thrown up by the tide has formed a tract of land, which is cultivated, and on which the city itself has been enlarged towards the sea. The air is insalubrious, but has been somewhat amended by conveying along the sides of the city the rivers Mentone and Ronco, which carry off the sootid water from the marshy grounds. (Cramer's Anc. Italy, vol. 1, p. 94, seq.) Raurici, a people of Belgic Gaul, on the Upper Rhine, northeast of the Sequani. Their capital was ‘Augusta Rauracorum, now Augst. (Caes., B. G., 4, 17.) REATE, an old Sabine town on the river Velinus, a branch of the Nar. Its modern name is Rieti. Fu the antiquity of its origin this place was equalled by few of the cities of Italy, since, at the most remote period to which the records of that country extend, it is reported to have been the first seat of the Umbri, who are regarded by some as the Aborigines of Italy. (Zenod., Troez., ap. Dion. Hal., 2, 49.—Id., 1, 14.) It was here, likewise, that the Arcadian Pelasgi probably fixed their abode, and, by intermixing with the earlier natives, gave rise to those numerous tribes, known to the Greeks by the name of Opici, and subsequently to the Romans under the various appellations of Latins, Oscans, and Campanians; these subsequently drove the Siculi from the plains, and occupied in their stead the shores of the Tyrrhennian sea. If we may credit Silius Italicus, Reate derived its name from Rhea, the Latin Cybele (8,417). From Cicero (in Cat., 3) we learn that it was only a prafectura in his time; from Suetonius, on the other hand, we collect that it was a municipal town. (Vesp., 1.) Reate was particularly celebrated for its excellent breed of mules (Strab., 22S), and still more so for that of its asses, which sometimes brought the enormous price of 60,000 sestertii, about f484 sterling. ( Varro, R. R., 2, 1.--Plin., 8, 43.) —The valley of the Velinus, in which this city was situated, was so delightful as to merit the appellation of Tempe (Cic., Ep. ad Atti., 4, 15); and from their dewy freshness, its meadows obtained the name of Rosei Campi. (Varro, R. R., 1, 7. Plin, 17, 4.) According to Holstenius (ad Steph. Byz., p. 110), they still bear the name of le Rose. (Cramer's Anc. Italy, vol. 1, p. 414, seqq.) RepôNes, a Gallic nation in the interior of Lugdunensis Tertia, north of the Namnetes, and the mouth of the Liger or Loire. Their capital was Condate, asterward Redones, now Rennes. (Caes., B. G., 7, 75. —Plin., 4, 18.) REGIll AF or REGILLUM, a Sabine town near Eretum, which latter place was north of Nomentum and northwest of Tibur. Regillum is only known as the birthplace of Atta Clausus, who, under the name of Appius Claudius, became the founder of the Claudian family at Rome. (Liv., 2, 16.--Dion. Hal., 5.40.) REgillus, a small lake of Latium, northwest of Praeneste, and southeast of Gabii. It was the scene of a great battle between the Romans and Latins, after the expulsion of Tarquin, in which the latter were totally defeated. (Dion. Hal., 6, 18.)—The lake Regillus is thought to be il Laghetto della Colonna, near the small town of that name. (Cic., N. D., 2.—Plin., 33, 6.—Val. Maz., 1, 8.-Florus, 4, 2.) REGIUM LEpidum or Forum Lepidi, a city of Cisalpine Gaul, between Parma and Mutina. In Cicero we find it sometimes under the name of Regium Lepidi (Ep. ad Fam., 12, 5), or simply Regium (ll, 9). This place probably owed its origin to M. Aemilius Lepidus, who constructed the AEmilian road, on which it stood ; but when or from what cause it took the name of Regium is unknown. It is farther noticed in history as having witnessed the death of the elder Brutus by order of Pompey, to whom he had surrendered himself. (Liv., Epit., 90.—Wal. Mar, 6, 8.-Oros., 5, 22.) Regülus, M. Attilius, a consul during the first Pumic war. He reduced Brundisium, and, in his second consulship, took 64, and sunk 30, galleys of the Carthaginian fleet off Ecnomus, on the coast of Sicily. After this victory, Regulus and his colleage Manlius sailed to Africa, and seized on Clupea, a place situate to the east of Carthage, not far from the Hermean promontory, which they made their place of arms. Manlius was recalled, but Regulus was left to prosecute the war; and so rapid was his success, that he made himself master of about 200 places on the coast, in the number of which was Tunetum or Tunis. The Carthaginians sued for peace, but Regulus would grant them none, except on conditions that could not be endured. His rapid success had rendered him haughty and intractable, and now it made him rash and imprudent. A Lacedaemonian leader, named Xanthippus, arrived at Carthage with a re-enforcement of Greek troops, and soon changed the aspect of affairs. Observing to the Carthaginians that their overthrows were entirely owing to their having fought on ground, where their cavalry, in which alone they were superior to the Romans, had not room to act, he promised to repair this mistake, and accordingly posted his forces in a plain, where the elephants and Carthaginian horse might be of service. Regulus followed him, imagining himself invincible ; but he was defeated and taken prisoner, along with 500 of his countrymen. After being kept some years in prison, he was sent to Rome to propose an exchange of prisoners, having been first compelled to bind himself by an oath that he would return in case he proved unsuccessful. When he came to Rome, he strongly dissuaded his countrymen against an exchange of prisoners, arguing that such an example would be of fatal consequence to the republic: that citizens who had so basely surrendered their arms to the enemy were unworthy of the least compassion and incapable of serving their “ountry: that, with regard to himself, he was so far advanced in years, that his death ought to be considered as a matter of no importance ; whereas they had in their hands several Carthaginian generals, in the flower of their age. and capable of doing their country great services for many years. It was with difficulty the senate complied with so generous and unexampled a counsel. The illustrious exile therefore left Rome, in order to return to Carthage, unmoved by the sorrow of his friends, or the tears of his wife and children; and was treated on his return, according to the ordinary account, with the utmost degree of cruelty, the Carthaginians having heard that their offer had been rejected entirely through the opposition of Regulus. . They imprisoned him for a long while in a gloomy dungeon, whence, after cutting off his eyelids, they brought him suddenly into the sun, when its beams darted their strongest heat. They next put him into a kind of chest full of nails, the points of which did not allow him a moment's ease day or night. Lastly, after having been long tormented by being kept continually awake in this dreadful torture, his merciless enemies nailed him to a cross, their usual punishment, and left him to die on it. In retaliation for this cruelty, the senate at Rome are said to have delivered two captives into the hands of the widow of Regulus, to do with them what she pleased; but that her cruelty towards them was so great, that the senate themselves were compelled at length to interfere.—Such is a general outline of the story of Regulus. The question respecting its truth or falsehood has given rise to considerable discussion. Palmerius first started an objection to the common narrative (Erereit, in Auct. Graec., p. 151, seqq.), and, as well from the silence of Polybius on this point as from a fragment of Diodorus Siculus (lib. 24, p. 273, scqq, ed. Wales ; vol. 2, p. 566, ed. Wesseling; vol. 9, p. 524, ed. Bip ), ingeniously conjectured that Regulus - was never sent from Carthage to Rome; that he was not the victim of tortures, but died of a disease during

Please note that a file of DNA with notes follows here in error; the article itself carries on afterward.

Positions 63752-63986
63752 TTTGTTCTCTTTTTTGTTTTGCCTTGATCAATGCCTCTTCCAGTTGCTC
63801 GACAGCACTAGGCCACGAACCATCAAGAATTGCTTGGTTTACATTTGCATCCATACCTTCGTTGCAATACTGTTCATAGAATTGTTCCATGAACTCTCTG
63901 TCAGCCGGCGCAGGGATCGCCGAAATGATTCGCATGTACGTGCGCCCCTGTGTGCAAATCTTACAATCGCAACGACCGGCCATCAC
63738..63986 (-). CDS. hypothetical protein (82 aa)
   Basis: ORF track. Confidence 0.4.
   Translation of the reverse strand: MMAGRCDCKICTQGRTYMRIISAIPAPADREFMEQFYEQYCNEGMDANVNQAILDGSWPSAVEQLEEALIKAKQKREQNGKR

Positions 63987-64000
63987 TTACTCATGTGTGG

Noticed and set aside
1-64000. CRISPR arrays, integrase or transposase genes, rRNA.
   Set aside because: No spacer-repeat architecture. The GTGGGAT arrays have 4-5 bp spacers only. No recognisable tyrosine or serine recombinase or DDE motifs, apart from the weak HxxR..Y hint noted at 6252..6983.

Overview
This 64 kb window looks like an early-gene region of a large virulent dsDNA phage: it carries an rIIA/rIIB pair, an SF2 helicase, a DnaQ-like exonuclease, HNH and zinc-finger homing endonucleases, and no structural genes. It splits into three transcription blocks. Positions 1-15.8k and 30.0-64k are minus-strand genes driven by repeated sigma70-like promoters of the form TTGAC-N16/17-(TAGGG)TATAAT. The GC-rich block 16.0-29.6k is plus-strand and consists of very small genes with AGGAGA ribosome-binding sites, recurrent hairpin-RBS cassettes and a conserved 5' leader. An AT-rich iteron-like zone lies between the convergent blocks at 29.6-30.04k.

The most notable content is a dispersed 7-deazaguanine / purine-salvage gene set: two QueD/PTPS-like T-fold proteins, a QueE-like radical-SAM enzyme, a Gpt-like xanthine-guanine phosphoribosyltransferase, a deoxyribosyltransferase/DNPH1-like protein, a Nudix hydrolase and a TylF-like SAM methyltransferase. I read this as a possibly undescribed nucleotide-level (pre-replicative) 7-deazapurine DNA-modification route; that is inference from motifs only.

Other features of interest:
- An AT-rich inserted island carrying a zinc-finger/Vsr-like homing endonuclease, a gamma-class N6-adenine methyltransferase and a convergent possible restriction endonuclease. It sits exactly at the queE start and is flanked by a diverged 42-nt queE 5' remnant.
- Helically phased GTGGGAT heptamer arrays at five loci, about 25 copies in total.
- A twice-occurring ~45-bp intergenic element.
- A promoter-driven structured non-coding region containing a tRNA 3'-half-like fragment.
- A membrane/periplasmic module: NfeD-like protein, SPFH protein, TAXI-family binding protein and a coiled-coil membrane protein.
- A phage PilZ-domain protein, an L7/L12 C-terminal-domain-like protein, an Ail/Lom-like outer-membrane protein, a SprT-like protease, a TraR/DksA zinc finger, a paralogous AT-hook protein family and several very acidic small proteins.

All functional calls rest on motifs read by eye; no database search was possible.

his captivity; and that the whole story respecting his punishment was invented by the Roman writers, or else by the wife of Regulus, in order to palliate the cruelty of which the latter had been guilty towards the Carthaginian captives delivered into her hands. This same opinion has been embraced by many subsequent writers. (Compare Gesner, in Chrestom., Cir., p. 547. – Wesseling, ad Diod, l. c. —Jani, ad Horat., Od., 3, 5, 49–Lefeb., ad Sil. Ital, 6,539.--Toland, Collection of several pieces, Lond, 1726, vol. 2, p. 28. Foreign Review, vol. 1, p. 305. Bötticher, Geschichte der Carthager, p. 205, &c.—Beaufort, sur l'incertitude de l’Histoire Romaine, 1738, 8vo, sub fin. Rooss, De Suppliciis quibus Regulus Carthagine traditus interfectus.-Magazin für offentl. Schulen, Bremen, 1791, vol. 2, pt. 1, p. 50, seqq.) The arguments in favour of this opinion are strong, and we might almost say decisive. In the first place, the Roman writers are all at variance among themselves respecting the nature of the punishment supposed to have been inflicted on Regulus. Cicero (De Fin., 2, 20. Ibid., 5, 27. Pis., c. 19. — De Off, 3, 27), Seneca (De Prov., c. 3), Valerius Maximus (9, 2, ext. 1), Tuditanus and Tubero (ap. Aul. Gell, 6, 4), Silius Italicus (6, 539, seqq.), Aurelius Victor (c. 40), and Zonaras (Ann., vol. 2), make Regulus to have had his eyelids cut off, and to have died of want of sleep and of hunger. Seneca (loc. cit., Epist., et 98), Silius Italicus (2, 343, seqq.), and Florus (2, 2), speak also of the cross as an instrument of his sufferings. And, finally, Seneca (De Prov., c. 3–De tranq. an., c. 15. Epist. 67), Cicero (Pis., 19), Valerius Maximus (9, 2, eact. 1), Aurelius Victor and Zonaras (ll, cc.), Silius Italicus (6,539, seqq.), Orosius (4, 8), Augustin (De Cir. Dei, 1, 15), Appian (De Reb. Pun., c. 4.—Erc., 2, ex. lib. 5.-De Reb. Sic., vol. 1, p. 93, ed. Schweigh.), tell of a narrow box or barrel, full of nails, in which he was confined ; and, being compelled to stand continually, perished at last with exhaustion. 'I his discrepance, therefore,